NYJazz Initiative – Mad About Thad – Jazzheads JH1185, 58:40 ***1/2:
(Rob Derke – soprano & tenor saxophone; Ralpa Lalama – tenor saxophone; Steve Wilson – alto saxophone; David Smith – trumpet, Flugelhorn; Sam Burtis – trombone, tuba; Mark Meyers – trombone (track 1); Art Hirahara – piano (tracks 1, 5, 6); David Bryant – piano (tracks 2-4, 7, 8); Carlo De Rosa – bass; Eric McPherson – drums)
Thad Jones was a harmonically progressive trumpet and cornet player with a distinguishing sound and tone, as well as a gifted arranger/composer, both as a solo artist and co-running The Thad Jones-Mel Lewis Orchestra. It has been a quarter century since the jazz world lost Jones, but his music and legacy continues to prosper due to numerous tributes, including the NYJazz Initiative release, Mad About Thad (the title tips a hat to Jones’ 1957 album Mad Thad).
Mad About Thad boasts an hour of Jones’ compositions – from opener “Bird Song,” previously done by J. J. Johnson and Tommy Flangan among others, to the closing “Elusive,” an obscurity which Pepper Adams adapted – and a solid roster featuring saxophonists Rob Derke, Ralph Lalama and Steve Wilson; trumpeter/Flugelhorn player David Smith; trombonists Sam Burtis and Mark Meyers; pianists Art Hirahara and David Bryant (on separate tracks) and rhythm aces Carlo De Rosa (bass) and Eric McPherson (drums).
The musicians who participate in NYJazz Initiative ensembles such as the one on this record echo Jones’ heritage by keeping jazz thriving, generating an environment where jazz can be promoted to the masses, and helping and influencing younger artists. The big band on Mad About Thad also reaffirms the notion of emerging and more experienced musicians coming together. Stalwarts Lalama and Burtis have direct connections to Jones. Lalama joined The Thad Jones-Mel Lewis Orchestra (still running as the Village Vanguard Orchestra) in 1983 when it was still co-led by Thad Jones and Mel Lewis; Burtis has also worked with the same group. Wilson was with Chick Corea’s Origins, toured with the Mingus Big Band and has been a solo artist since the early 1990s. Derke is a well-regarded saxophonist, jazz educator and arranger (he arranged half of the Mad About Thad tracks). Among the younger members, Hirahara has extensive credits and released a solo venture earlier this year; De Rosa has performed with several East Coast jazz guys such as Amir ElSaffar and Rudresh Mahanthappa; Bryant has backed many artists from Wynton Marsalis to Steve Coleman; Smith has produced two solo albums and recorded with Lonnie Plaxico and others; McPherson also has a pair of solo recordings and since the early 1990s has logged time with everyone from Jackie McLean to Fred Hersch.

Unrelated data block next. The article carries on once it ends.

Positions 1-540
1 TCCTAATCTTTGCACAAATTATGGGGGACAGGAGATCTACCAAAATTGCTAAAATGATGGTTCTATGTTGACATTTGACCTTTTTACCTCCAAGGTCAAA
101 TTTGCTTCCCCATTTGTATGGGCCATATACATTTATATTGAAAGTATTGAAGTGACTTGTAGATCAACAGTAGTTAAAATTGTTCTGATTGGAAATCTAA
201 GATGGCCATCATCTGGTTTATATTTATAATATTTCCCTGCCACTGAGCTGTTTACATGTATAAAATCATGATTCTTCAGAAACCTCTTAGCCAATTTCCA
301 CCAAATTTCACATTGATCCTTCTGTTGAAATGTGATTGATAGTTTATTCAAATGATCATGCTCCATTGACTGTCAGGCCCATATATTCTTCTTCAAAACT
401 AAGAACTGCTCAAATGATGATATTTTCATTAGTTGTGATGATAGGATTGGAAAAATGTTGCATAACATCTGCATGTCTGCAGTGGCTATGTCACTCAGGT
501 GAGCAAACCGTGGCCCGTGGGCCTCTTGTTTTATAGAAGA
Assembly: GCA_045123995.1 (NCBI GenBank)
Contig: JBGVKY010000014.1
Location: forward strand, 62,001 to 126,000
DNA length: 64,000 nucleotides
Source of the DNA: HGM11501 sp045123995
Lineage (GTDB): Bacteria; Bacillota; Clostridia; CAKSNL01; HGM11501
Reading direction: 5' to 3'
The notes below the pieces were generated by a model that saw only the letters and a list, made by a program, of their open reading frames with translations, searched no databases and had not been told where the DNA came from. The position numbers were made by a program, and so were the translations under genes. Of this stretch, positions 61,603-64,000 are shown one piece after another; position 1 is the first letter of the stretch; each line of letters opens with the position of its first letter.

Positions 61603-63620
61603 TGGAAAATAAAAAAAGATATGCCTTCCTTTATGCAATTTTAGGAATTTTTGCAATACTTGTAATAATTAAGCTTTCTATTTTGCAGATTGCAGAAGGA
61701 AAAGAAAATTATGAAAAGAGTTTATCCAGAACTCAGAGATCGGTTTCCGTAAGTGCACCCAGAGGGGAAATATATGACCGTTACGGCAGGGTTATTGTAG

Mad About Thad commences with the playful “Bird Song,” an enjoyable escapade with Hirahara’s inspired keyboards, Derke, Lalama and Wilson’s tripled horns and McPherson’s firm cymbal beats and sturdy drums. Derke and Burtis’ sax/tuba duet is also memorable. The most famous piece is Jones’ standard, “A Child Is Born.” This quiet classic moves securely and slowly with beautiful sax, piano and soft percussion while Smith adds a lovely Flugelhorn solo which evokes Jones’ peaceful fortitude. Derke’s arrangement of the celebrated “Mean What You Say” gives the horns a much larger group sound, with trumpet and sax upfront during solo selections, while Bryant’s piano glides through the arrangement’s middle and the drums (particularly the cymbals again) fashion detailed rhythmic components. The brisk standout “Three and One” flawlessly shifts from an odd-metered 7/4 Latin groove and straightforward swing; the whole band handles the meter changes with brilliance while Derke (on tenor sax) and Wilson (alto sax) both deliver heated solos. De Rosa’s unruffled bass and Hirahara’s animated piano also assist to shape “Three and One” as one of the best tracks on this set.
The track list also offers often overlooked material. Lalama recorded “Evol Deklaw Ni” over 20 years ago on his Feelin’ and Dealin’ (Criss Cross, 1990) and it is nice to hear him return to this tune. Muted sax initiates Toby Wine’s sprightly arrangement which utilizes a full horn frontline with plenty of sax solo space and careful rhythmic and percussive support from De Rosa – who has a blithe bass solo – and McPherson. This cut is a good example of how this band remains true to Jones’ vision while being persistently imaginative.
1. Bird Song
2. Quiet Lady
3. Mean What You Say
4. A Child Is Born
5. Lady Luck
6. Three and One
7. Evol Deklaw Ni
— Doug Simpson